While these alternatives have existed for more than a century, we, as a democracy, have done little to pursue them for public education. Admittedly, an adherence to typical public education is what supplied the workforce able to follow orders and encourage relatively rapid national growth in the United States following World War II. As national needs evolve, however, so too should public education, which has more and more included elements of Dewey’s “moral education.” But it’s not enough. And not soon enough.
In “Theories of Morals,” Dewey (1916/2009) expounds multiple obstructions to a moral education. Defined: “All education which develops power to share effectively in social life is moral” (p. 611). And to explain: “Moral education in [typical] school is practically hopeless when we set up the development of character as a supreme end, and at the same time treat the acquiring of knowledge…as having nothing to do with character” (p. 600). Dewey argues for dimensional approaches to prominent dualisms in public education where otherwise categorical approaches were, and are still, taken toward 1) the inner and outer, 2) duty and interest, 3) intelligence and character, and 4) the social and moral. There are no either/or, black/white, us/them with Dewey: He strives to unify the learner and society.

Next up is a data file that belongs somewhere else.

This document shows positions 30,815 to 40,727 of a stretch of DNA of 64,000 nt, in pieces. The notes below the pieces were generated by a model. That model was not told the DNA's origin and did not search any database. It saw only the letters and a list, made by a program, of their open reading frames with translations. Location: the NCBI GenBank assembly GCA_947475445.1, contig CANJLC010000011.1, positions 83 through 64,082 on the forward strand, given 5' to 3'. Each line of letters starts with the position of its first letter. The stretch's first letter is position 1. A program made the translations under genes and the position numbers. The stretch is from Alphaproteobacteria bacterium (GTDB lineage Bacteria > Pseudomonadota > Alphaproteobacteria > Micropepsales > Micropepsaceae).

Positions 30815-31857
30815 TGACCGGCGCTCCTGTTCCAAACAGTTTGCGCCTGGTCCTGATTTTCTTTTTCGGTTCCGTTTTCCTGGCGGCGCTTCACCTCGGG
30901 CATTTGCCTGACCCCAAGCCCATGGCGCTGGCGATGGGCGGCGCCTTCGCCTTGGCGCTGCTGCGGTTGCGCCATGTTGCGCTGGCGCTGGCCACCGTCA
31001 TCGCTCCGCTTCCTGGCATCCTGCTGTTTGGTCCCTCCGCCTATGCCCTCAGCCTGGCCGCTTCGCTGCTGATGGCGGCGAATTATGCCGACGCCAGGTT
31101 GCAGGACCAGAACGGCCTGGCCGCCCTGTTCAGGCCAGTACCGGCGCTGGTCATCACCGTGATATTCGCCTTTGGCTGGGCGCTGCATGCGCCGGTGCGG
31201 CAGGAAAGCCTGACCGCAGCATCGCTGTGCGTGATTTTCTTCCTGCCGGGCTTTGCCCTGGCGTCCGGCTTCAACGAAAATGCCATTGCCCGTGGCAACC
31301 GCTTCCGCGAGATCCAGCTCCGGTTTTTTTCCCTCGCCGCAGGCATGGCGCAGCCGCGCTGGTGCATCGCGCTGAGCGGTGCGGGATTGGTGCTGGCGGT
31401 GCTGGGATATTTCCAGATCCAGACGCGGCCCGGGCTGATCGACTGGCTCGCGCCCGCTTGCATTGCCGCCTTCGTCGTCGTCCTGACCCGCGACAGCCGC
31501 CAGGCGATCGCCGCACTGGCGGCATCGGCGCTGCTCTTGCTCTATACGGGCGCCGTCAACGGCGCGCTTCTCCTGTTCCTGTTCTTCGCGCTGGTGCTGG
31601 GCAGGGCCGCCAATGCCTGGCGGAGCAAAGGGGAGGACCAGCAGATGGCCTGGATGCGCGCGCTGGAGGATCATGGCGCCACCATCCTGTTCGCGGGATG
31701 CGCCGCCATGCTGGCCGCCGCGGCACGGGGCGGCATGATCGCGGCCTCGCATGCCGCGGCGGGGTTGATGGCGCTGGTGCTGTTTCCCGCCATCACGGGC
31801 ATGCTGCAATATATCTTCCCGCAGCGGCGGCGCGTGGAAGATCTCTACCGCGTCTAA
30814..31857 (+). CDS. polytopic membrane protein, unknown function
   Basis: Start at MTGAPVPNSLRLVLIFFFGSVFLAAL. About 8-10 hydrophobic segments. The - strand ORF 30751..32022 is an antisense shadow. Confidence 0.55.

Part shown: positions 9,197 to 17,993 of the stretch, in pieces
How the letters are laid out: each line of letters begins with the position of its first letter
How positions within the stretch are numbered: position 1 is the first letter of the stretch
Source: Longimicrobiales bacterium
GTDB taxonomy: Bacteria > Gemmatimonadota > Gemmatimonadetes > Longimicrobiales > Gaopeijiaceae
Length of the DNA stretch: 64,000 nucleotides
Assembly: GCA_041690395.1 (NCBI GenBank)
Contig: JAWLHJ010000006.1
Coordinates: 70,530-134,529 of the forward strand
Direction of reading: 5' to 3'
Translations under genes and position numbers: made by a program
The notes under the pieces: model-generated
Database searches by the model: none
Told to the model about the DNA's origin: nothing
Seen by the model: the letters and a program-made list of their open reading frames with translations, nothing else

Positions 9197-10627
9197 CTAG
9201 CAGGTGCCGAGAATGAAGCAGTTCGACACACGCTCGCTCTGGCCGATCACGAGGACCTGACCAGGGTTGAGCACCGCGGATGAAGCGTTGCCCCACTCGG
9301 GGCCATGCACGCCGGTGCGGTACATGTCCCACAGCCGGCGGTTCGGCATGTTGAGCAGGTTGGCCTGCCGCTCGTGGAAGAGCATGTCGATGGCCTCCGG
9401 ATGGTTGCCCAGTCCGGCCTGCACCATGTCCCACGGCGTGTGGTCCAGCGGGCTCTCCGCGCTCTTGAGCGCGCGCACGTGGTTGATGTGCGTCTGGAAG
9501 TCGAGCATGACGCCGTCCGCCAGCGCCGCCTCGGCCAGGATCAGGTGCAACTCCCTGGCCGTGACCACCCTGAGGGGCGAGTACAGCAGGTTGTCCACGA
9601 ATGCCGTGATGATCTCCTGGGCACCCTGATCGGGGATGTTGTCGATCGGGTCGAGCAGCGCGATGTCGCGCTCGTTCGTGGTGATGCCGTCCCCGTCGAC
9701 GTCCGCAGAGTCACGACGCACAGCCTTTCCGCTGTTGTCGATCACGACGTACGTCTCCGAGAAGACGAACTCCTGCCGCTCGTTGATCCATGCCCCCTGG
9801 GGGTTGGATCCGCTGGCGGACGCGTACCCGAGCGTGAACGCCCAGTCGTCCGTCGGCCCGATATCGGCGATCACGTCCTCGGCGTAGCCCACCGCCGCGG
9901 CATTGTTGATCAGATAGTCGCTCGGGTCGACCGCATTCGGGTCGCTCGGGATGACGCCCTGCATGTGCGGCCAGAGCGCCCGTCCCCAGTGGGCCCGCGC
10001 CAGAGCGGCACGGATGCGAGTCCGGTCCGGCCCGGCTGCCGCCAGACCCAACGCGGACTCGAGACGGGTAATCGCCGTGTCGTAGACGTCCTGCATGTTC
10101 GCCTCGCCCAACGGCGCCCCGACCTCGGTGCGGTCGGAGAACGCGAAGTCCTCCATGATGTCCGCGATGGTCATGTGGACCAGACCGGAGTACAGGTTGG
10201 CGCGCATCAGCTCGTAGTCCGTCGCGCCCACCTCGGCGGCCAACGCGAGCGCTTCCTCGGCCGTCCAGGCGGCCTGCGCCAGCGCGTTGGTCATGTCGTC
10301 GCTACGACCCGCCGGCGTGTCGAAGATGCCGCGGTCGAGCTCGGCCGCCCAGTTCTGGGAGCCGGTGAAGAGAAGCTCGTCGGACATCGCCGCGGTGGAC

Dewey does this through a number of conditions. First, education must 1) embody students’ interest, 2) have a definite result to obtain, 3) require “conscious deliberating…in uncertain situations” (p. 590), and 4) give rise to deliberate reflection (Dewey, 1916/2009). “Interest in the occupation…keeps a pupil at his work in spite of…obstacles….What carries a person over these hard stretches is not loyalty to duty…but interest in his occupation” (p. 599). Second, education must also maintain a connection between knowledge and activity, in this case, social activity, because this will develop moral interest and insight (Dewey, 1916/2009). Third, education must have an active community life that involves “intercourse, communication, and cooperation” (p. 608). Also, “the learning in school should be continuous with that out of school….[because] the absence of a social environment in connection with which learning is a need and a reward in the chief reason for the isolation of the school” (pp. 608-609).